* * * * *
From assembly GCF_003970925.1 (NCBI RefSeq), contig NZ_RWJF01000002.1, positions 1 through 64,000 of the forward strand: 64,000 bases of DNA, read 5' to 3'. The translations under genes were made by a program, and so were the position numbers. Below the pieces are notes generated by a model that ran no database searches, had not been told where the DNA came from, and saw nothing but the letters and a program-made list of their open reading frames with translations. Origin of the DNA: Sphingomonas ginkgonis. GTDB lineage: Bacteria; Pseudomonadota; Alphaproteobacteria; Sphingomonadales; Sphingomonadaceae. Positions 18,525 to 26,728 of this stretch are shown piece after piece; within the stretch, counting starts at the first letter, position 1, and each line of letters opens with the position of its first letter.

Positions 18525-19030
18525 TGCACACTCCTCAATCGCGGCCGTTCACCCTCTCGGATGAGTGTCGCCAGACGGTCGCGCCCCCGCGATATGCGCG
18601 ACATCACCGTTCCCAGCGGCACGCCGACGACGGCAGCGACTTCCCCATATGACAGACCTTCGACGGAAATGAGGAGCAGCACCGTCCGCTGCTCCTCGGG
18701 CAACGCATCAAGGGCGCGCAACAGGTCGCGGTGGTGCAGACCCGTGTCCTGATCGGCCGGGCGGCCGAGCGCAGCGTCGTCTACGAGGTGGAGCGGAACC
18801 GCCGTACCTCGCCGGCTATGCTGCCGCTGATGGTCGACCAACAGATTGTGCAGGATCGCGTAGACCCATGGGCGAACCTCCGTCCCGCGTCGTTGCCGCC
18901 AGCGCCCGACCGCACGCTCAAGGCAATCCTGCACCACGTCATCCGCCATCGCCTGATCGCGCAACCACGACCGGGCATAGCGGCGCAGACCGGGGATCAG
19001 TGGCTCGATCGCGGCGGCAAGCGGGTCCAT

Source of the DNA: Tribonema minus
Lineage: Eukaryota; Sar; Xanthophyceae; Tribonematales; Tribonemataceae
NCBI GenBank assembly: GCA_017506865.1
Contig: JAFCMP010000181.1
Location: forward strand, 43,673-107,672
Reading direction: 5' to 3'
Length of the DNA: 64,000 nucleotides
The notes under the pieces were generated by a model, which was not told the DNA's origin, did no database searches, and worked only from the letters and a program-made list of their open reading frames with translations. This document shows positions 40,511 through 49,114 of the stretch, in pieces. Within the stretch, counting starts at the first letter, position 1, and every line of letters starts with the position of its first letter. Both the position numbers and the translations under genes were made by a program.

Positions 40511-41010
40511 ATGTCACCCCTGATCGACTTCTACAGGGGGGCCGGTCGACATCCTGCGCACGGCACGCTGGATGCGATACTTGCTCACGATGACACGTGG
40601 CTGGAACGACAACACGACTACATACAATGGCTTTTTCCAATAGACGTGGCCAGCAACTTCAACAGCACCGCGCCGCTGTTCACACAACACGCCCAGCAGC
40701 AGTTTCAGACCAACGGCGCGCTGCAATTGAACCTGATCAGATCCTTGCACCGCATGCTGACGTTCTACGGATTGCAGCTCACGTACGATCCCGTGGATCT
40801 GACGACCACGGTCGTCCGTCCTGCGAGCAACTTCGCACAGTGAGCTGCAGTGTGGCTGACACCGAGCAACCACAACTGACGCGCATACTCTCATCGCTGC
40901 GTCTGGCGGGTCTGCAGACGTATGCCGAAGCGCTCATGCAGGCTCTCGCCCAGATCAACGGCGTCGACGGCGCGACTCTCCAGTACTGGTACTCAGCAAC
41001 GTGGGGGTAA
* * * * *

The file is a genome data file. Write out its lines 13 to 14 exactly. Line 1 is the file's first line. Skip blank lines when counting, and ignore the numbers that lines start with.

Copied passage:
Location: forward strand, 43,673-107,672
Reading direction: 5' to 3'